Standard Grade Geography. Introduction to Glaciation. Physical Landscapes - Glaciation. In this topic you will learn about: What glaciers are and how they have shaped the landscape The processes that create glacial features including plucking, abrasion and freeze-thaw weathering
Download Policy: Content on the Website is provided to you AS IS for your information and personal use and may not be sold / licensed / shared on other websites without getting consent from its author.While downloading, if for some reason you are not able to download a presentation, the publisher may have deleted the file from their server.
Introduction to Glaciation
In this topic you will learn about:
Leave a page for your cover page. Copy the list above into your jotter.
The ice age was a period of time when the temperature was much colder than it is today and large areas of land and water were covered in ice. The last ice age ended 10,000 years ago.
During the Ice Age, ice spread out from the poles of the Earth. At the same time, heavy snow fell over the mountains of Britain and Europe. The snow didn’t melt and gradually turned into large rivers of ice called glaciers. These glaciers helped to change the landscape.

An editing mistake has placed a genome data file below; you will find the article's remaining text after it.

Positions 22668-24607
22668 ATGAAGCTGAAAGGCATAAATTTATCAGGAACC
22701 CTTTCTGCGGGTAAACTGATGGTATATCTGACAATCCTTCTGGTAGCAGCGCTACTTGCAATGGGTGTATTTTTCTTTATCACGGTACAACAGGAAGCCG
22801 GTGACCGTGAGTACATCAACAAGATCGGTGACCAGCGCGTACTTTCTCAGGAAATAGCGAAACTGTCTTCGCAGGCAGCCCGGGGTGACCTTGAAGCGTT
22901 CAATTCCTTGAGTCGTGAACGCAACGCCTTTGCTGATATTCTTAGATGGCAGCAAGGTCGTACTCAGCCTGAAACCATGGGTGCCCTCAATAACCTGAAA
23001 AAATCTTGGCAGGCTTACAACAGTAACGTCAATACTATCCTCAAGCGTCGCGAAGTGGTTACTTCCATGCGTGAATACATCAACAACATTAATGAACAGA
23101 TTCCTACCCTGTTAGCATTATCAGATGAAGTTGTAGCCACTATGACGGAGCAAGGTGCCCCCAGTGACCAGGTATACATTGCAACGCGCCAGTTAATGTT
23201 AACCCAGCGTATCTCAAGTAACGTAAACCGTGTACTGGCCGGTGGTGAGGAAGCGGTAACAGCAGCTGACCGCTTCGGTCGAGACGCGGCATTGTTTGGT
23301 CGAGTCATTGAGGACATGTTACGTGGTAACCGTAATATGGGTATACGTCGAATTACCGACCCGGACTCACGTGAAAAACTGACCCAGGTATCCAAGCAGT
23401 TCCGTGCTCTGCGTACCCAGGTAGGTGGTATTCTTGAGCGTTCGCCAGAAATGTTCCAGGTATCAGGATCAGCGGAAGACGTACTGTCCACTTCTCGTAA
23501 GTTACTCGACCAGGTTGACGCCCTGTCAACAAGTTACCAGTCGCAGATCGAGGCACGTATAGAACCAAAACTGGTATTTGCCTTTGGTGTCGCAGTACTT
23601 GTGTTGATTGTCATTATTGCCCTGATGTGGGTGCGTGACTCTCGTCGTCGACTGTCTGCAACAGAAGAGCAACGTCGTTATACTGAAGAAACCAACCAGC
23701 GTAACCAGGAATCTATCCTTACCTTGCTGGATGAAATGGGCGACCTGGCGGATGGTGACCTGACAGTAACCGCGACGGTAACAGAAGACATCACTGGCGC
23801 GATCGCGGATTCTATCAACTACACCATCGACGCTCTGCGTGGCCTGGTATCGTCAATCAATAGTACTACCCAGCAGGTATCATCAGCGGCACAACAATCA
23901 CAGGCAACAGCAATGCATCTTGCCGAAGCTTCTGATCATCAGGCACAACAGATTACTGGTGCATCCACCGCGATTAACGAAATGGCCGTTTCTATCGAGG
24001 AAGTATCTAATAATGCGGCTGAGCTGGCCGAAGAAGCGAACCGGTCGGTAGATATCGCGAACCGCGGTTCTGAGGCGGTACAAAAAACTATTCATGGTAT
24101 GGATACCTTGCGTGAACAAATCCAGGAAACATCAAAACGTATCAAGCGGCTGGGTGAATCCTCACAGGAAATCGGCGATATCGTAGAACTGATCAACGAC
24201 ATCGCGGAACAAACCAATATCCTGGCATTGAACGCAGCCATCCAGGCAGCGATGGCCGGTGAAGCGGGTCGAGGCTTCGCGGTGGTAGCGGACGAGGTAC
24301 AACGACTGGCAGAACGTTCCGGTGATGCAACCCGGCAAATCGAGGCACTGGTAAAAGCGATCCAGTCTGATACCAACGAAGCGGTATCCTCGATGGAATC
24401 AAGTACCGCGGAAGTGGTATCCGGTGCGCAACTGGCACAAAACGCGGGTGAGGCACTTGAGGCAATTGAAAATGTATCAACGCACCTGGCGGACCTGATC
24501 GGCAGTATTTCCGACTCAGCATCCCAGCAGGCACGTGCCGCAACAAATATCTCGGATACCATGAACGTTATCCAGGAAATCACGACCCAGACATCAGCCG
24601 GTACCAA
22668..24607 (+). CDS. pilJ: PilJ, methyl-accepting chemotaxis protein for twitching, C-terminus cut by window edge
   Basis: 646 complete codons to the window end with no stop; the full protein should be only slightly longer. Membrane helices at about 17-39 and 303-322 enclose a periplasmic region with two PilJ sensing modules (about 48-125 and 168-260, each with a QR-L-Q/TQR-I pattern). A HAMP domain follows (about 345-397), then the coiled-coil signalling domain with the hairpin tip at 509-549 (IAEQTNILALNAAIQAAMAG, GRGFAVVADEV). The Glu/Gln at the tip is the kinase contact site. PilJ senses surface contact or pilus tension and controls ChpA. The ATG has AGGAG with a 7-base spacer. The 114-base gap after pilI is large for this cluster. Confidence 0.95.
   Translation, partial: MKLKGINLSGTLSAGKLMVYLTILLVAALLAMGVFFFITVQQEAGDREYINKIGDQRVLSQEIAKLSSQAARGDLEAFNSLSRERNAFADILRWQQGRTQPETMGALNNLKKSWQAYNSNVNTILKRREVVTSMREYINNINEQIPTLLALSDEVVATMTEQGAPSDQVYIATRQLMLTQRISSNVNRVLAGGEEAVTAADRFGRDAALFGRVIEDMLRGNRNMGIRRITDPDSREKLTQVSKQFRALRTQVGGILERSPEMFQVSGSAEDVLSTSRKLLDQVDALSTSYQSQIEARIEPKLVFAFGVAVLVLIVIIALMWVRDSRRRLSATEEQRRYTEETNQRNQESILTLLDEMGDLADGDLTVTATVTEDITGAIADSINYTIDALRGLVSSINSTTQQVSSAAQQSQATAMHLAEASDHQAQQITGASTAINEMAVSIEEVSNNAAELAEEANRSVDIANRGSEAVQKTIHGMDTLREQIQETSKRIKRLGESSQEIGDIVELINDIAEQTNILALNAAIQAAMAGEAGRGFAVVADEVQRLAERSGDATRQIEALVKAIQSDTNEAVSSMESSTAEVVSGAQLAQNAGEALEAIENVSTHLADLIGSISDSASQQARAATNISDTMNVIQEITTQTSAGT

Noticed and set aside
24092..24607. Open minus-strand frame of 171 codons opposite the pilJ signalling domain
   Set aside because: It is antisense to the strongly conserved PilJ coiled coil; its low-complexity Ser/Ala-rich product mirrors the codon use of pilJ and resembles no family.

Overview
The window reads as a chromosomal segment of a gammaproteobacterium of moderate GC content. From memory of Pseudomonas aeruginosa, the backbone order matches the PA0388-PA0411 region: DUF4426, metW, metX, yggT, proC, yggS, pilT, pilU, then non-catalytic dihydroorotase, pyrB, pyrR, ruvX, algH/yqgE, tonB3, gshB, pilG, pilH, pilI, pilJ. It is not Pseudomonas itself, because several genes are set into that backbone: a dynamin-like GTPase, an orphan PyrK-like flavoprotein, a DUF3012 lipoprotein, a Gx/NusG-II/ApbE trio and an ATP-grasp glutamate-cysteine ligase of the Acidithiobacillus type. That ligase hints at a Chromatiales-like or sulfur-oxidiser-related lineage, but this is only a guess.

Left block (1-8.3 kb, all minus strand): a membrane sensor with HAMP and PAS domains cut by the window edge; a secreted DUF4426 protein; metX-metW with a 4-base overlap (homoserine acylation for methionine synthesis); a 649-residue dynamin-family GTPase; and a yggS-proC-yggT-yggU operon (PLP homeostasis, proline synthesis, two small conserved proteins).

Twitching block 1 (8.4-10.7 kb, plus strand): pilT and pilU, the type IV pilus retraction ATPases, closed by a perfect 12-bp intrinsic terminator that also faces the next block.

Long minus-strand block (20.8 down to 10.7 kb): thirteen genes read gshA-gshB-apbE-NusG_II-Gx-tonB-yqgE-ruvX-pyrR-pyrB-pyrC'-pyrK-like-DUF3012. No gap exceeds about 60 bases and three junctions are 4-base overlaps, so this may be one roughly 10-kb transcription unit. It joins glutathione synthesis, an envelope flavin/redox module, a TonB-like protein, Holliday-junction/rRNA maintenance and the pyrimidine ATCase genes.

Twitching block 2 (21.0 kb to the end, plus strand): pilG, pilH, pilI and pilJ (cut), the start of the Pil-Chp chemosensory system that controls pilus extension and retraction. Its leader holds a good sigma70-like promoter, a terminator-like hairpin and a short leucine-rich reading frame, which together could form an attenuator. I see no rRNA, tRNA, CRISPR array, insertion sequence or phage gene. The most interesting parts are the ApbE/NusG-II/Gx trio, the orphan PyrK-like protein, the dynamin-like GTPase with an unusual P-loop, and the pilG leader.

During the last ice age, ___________________ years ago, many areas of the world were __________ covered in ice, including much of the UK. In upland area, as more _____ falls it slowly becomes _____________ to form ____. Eventually the whole of ____________ _____________ was covered by a massive _____ ________. In areas of lower ground it just formed in valleys as ________. These bodies of ice moved ____________ shaping the landscape.
Northern Britain glaciers downhill
permanently ice 2 million to 10,000
ice sheet snow compressed
During the last ice age, 2 million to 10,000 years ago, many areas of the world were permanently covered in ice, including much of the UK. In upland area, as more snow falls it slowly becomes compressed to form ice Eventually the whole of Northern Britain was covered by a massive ice sheet. In areas of lower ground it just formed in valleys as glaciers. These bodies of ice moved downhill shaping the landscape.
Like a river, a glacier works as a system with inputs, processes and outputs.
When the glacier melts, it is called ablation. Ablation is higher in summer when the glacier melts.
The glacier grows when there is higher accumulation than ablation. Usually happens in winter
Accumulation > Ablation = Glacier advances
Accumulation < Ablation = Glacier retreats
There are four main agents of erosion:
Only moving ice does not effect the British Isles today – yet it has had the greatest effect on the landscape in the past.
Rain, melted ice or snow
1. Water fills a crack in a rock
2. The water freezes and the crack expands
3. Repeated expansion and contraction weakened the rock and jagged bits break off.
Copy the definition of Freeze-thaw
Task: Copy the definition of ‘Plucking’
Task: Copy the definition of ‘Abrasion’
Occurs at the top of the mountain and provides the glacier with the broken rock it uses to erode
Takesplace at the back of the hollow as the glacier ice removes rock
Takes place at the base of the hollow as the glacier scours and scrapes the rock